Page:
Recently, damp at Harken Hall has revealed a previously concealed door and Lady Karlina Harken wants to hire the adventurers to venture beyond this door and discover what secrets it hides. Beyond the base payment, Lady Karlina will pay for all information that they can learn, especially if it gives clues as the nature of the Harken family cure and how to lift it. What lies beyond the concealed door is a circular complex of just twenty-one rooms and corridors. These are currently inhabited by vermin and the undead, all relatively weak ones given that this scenario is for First Level, though there are signs that the complex was once in use by the living. The dungeon is just thirteen pages in length, but several of the rooms are large enough and important enough to have one, two, or even three pages devoted to them. What this means is that these locations are rich in flavour and detail that supports the investigative and explorative aspects that dominate MD2 The Curse of Harken Hall. In fact, there is so much information in the scenario that the Dungeon Master is advised to tell his players that they should take notes about what they find and that come the end of the scenario, the player characters will be rewarded Experience Points for not just killing creatures and taking their treasure, but also for how much information they gather. To that end, MD2 The Curse of Harken Hall is not a scenario wherein the overly curious will be punished for investigating just a little too much. The players should pay attention to the details of each and every location in the dungeon if their characters are to get the best out of MD2 The Curse of Harken Hall.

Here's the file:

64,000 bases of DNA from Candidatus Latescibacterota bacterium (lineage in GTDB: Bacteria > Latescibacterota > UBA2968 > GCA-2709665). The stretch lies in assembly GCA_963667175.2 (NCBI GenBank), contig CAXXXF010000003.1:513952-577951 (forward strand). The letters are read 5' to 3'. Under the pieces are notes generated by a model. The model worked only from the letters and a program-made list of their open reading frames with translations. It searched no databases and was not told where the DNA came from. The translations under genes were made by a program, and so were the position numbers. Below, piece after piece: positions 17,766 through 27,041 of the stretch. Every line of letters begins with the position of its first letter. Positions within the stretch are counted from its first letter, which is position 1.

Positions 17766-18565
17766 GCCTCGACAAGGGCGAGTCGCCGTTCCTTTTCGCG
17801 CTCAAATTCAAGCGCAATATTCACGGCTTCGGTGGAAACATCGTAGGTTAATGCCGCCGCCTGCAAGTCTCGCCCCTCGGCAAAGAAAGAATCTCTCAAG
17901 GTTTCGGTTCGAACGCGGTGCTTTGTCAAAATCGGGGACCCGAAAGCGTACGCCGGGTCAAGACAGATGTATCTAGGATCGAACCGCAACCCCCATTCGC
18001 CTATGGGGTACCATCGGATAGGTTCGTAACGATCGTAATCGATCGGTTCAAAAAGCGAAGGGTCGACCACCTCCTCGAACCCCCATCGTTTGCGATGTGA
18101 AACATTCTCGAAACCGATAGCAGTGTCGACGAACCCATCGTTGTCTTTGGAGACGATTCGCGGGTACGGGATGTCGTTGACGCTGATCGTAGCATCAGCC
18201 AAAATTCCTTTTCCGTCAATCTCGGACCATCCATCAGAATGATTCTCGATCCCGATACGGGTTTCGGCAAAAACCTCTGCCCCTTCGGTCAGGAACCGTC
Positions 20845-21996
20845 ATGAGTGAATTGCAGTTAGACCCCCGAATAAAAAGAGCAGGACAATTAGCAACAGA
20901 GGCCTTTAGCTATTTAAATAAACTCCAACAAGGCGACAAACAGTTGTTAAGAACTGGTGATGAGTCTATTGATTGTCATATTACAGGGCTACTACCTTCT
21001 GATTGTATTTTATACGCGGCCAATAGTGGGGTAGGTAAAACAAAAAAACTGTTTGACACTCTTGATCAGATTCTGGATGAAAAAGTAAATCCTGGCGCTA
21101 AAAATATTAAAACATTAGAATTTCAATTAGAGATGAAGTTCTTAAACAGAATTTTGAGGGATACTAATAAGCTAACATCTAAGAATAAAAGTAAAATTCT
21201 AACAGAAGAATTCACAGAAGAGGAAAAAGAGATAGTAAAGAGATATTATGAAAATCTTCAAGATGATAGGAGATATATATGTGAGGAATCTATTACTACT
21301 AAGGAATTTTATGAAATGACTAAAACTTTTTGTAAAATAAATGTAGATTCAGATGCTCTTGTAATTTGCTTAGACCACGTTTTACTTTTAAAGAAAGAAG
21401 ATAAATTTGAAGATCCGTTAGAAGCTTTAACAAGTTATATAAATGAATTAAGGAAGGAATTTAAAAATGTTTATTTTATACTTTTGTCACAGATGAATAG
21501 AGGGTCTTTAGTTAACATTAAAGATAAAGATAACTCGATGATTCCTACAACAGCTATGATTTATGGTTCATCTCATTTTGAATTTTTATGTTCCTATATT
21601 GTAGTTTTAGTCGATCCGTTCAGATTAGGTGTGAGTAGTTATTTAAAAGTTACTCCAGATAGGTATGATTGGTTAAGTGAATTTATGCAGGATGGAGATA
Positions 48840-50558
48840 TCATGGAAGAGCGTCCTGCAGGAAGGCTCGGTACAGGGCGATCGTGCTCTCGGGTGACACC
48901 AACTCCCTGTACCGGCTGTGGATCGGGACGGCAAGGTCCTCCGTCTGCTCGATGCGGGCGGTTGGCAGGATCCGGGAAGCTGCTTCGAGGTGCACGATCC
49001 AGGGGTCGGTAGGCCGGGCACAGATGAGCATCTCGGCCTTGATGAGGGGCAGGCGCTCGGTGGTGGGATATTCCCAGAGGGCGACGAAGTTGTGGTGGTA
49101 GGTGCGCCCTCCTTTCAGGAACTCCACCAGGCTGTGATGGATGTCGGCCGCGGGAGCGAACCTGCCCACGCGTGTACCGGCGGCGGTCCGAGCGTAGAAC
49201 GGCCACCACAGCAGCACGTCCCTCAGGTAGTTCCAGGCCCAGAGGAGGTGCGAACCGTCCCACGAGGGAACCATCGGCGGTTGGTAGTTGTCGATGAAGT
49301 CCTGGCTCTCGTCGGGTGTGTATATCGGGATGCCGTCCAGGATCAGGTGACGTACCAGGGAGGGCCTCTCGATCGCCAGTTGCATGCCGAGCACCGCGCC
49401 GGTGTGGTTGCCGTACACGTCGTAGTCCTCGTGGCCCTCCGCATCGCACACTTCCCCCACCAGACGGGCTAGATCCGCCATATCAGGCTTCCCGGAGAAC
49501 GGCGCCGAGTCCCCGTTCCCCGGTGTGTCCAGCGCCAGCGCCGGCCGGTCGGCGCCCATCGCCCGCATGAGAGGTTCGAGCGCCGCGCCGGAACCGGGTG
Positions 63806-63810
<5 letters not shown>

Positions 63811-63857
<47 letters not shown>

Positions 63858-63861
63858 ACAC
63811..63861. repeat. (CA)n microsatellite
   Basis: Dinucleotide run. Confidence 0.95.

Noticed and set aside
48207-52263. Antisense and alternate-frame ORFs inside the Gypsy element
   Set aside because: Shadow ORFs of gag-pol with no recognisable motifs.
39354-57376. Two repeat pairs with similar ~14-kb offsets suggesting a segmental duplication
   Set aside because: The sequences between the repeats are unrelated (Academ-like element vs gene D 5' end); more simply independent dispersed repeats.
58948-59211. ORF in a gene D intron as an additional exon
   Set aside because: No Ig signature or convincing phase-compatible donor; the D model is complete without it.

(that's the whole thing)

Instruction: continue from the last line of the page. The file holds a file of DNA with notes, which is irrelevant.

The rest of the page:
This investigation and its accompanying level of detail will not only reward the player characters in terms of clues and thus Experience Points, but also some decent magic and/or special items for player characters of First Level. These are quite detailed in their effect and quite useful in their way, but without being overly powerful.
Originally devised to be run at Gary Con VII in 2015, MD2 The Curse of Harken Hall comes, like all MontiDots Ltd titles, as a spiral bound book. Which means it sits flat and folds to show a single page all very nicely, so this is a nicely serviceable format. The author is a freelance artist, so the artwork in the book is also very good, although given the spiral bound format of the book, it would have been nice if there had been some illustrations at the back of the book to show the players a la S1 Tomb of Horrors or S3 Expedition to the Barrier Peaks. The cartography is not quite as good, being serviceable at best when compared to the artwork. One problem is that whilst the area map of Highcliff Gard is better looking and has more character to it than the dungeon maps, the detail on it is just a little too small to read clearly. The writing though, does need another edit and perhaps many of the adventure’s supporting features could be better organised and presented.
Although MD2 The Curse of Harken Hall includes both clues and links to the next part in the trilogy, MD3 Necromancer’s Bane, but it could be run as a standalone affair if that is what the Dungeon Master desires. Whether it is run as part of a trilogy or a standalone adventure, MD2 The Curse of Harken Hall is a beginning adventure of a different stripe. Most adventures for characters of First Level tend to focus on exploration and combat, but this adventure’s focus upon investigation and exploration means that MD2 The Curse of Harken Hall: A MontiDots Adventure for early versions Fantasy Role-playing games makes for a refreshing change.
MontiDots Ltd does not currently have a website. Copies of MD2 The Curse of Harken Hall and other scenarios are available direct from the author.